Manipulation of resistance training variables for strength increases in young adults

Fisher, J.P., 2016. Manipulation of resistance training variables for strength increases in young adults. PhD, Nottingham Trent University.

James Fisher 2017.pdf - Published version

Download (7MB) | Preview


Objectives: Recent publications have reported that muscular strength is evidenced to improve longevity and reduce risks of all-cause mortality. The aims of the studies presented was to consider the most efficient methods of increasing muscular strength by manipulating the resistance training (RT) variables; load, type, frequency, rest interval, exercise order and intensity of effort.

Design: All but one of the included studies utilised a randomised controlled trial design with three experimental groups. The remaining study considered a within-participant design where participants performed unilateral exercise and so were compared between limbs.

Method: Muscular performance measurements were assessed using; a calculation of pre-intervention and post-intervention repetitions multiplied by the same absolute load, 1-repetition maximum and isometric torque measured for the lumbar extensors, knee extensors, and leg and back combined. Study duration varied between 6 and 12 weeks.

Results: Analyses revealed that use of high- and low-load and differing exercise order produce equivalent muscle performance results (p>0.05). Specific exercises for the lumbar extensors produced greater increases in isometric lumbar extension torque compared to Romanian deadlift training (p<0.05), whereas use of a whole-body-vibratory stimulus produced no greater increases in leg and back strength compared to isometric deadlift training alone (p>0.05). Resistance training 1.d.wk-1 produced similar strength increases to RT 2.d.wk-1 for the lumbar extensors in chronic low-back pain participants (p>0.05). The use of advanced training techniques in the form of pre-exhaustion training or breakdown set training produced no greater gains in strength than conventional sets of RT to momentary failure (p>0.05). Finally, where volume is equated; knee extensions performed not to failure produce similar increases in isometric knee extensor torque when compared to training to momentary failure (p>0.05).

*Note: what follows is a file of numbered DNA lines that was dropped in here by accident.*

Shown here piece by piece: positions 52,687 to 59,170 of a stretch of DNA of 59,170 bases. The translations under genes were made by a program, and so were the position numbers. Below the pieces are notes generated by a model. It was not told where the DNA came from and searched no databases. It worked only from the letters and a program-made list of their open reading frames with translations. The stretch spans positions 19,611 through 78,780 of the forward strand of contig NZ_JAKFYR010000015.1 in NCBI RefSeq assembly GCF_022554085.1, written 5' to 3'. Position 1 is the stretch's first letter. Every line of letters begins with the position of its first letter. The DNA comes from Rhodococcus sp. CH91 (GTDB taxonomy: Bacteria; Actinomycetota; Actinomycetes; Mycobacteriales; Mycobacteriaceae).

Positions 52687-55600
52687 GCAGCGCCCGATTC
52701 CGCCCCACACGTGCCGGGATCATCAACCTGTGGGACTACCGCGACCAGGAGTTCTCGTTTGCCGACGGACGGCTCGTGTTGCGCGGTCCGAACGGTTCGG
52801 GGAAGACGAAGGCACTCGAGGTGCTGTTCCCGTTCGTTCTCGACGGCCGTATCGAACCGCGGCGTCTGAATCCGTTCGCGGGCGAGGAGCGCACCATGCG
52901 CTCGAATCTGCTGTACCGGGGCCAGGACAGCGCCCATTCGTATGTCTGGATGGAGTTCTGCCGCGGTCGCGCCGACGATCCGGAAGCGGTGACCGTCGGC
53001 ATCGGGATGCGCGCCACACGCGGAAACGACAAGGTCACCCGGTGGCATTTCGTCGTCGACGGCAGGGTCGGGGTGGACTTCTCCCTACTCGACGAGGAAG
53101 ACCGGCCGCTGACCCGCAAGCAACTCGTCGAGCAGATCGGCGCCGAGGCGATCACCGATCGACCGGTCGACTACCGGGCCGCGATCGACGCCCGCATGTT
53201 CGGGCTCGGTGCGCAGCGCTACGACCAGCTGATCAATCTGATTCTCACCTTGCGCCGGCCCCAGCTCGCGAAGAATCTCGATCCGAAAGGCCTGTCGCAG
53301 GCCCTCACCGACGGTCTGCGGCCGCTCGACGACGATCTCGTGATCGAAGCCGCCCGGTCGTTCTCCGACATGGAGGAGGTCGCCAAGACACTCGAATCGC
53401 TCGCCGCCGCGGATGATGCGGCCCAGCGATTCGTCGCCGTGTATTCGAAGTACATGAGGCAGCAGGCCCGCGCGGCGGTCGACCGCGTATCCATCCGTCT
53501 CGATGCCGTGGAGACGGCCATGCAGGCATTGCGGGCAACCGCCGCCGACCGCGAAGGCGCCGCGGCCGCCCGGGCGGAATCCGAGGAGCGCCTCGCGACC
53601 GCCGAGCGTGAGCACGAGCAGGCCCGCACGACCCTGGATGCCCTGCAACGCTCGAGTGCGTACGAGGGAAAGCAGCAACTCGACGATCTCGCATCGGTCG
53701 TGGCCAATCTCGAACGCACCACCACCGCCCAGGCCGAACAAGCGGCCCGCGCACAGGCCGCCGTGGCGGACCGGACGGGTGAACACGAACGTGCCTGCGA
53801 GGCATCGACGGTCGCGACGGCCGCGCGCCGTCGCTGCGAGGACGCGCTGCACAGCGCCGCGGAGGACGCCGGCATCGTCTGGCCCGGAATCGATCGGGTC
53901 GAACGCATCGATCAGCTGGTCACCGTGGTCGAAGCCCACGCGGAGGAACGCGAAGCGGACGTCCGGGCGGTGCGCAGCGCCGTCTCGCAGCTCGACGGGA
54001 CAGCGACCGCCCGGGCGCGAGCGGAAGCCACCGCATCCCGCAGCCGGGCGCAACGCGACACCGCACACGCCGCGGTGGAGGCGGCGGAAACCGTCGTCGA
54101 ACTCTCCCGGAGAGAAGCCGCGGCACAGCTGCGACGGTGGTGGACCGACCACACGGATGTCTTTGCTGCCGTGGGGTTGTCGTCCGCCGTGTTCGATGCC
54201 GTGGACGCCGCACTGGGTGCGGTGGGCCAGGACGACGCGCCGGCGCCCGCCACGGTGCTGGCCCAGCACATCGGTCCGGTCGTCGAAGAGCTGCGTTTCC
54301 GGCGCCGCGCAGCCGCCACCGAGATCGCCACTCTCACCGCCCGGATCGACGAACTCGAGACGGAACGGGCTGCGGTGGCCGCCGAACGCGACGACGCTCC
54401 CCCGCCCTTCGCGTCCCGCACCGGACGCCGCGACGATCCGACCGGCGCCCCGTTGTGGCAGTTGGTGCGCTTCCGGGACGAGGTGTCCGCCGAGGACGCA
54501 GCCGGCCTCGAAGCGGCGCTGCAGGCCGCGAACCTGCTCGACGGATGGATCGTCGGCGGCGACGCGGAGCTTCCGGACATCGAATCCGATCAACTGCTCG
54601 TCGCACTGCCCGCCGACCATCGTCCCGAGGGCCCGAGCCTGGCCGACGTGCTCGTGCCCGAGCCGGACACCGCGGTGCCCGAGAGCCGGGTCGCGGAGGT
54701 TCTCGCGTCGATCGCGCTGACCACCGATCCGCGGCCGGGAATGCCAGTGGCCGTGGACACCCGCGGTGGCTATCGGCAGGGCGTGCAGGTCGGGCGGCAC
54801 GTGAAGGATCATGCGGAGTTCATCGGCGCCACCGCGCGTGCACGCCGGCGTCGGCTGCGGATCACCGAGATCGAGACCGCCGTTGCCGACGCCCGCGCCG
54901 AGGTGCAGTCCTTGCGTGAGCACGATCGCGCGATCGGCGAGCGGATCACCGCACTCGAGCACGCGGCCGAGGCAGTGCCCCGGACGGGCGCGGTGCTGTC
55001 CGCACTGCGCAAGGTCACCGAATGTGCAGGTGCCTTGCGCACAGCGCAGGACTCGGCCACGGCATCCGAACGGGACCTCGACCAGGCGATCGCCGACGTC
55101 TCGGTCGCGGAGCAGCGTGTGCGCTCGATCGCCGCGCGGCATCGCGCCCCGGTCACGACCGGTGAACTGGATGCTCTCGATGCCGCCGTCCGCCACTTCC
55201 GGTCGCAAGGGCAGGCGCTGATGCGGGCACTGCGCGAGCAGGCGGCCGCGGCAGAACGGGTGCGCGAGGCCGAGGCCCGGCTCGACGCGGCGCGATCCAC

Conclusions: The studies presented within this thesis show a coherent theme investigating optimal methods of increasing muscular strength by manipulating specific variables. The studies as a collective demonstrate the relative simplicity that can be used to attain considerable strength improvements by the use of uncomplicated resistance training.

Item Type: Thesis
Creators: Fisher, J.P.
Date: 2016
Divisions: Schools > School of Science and Technology
Record created by: Linda Sullivan
Date Added: 26 Oct 2017 10:31
Last Modified: 23 Aug 2021 09:43

Actions (login required)

Edit View Edit View


Views per month over past year


Downloads per month over past year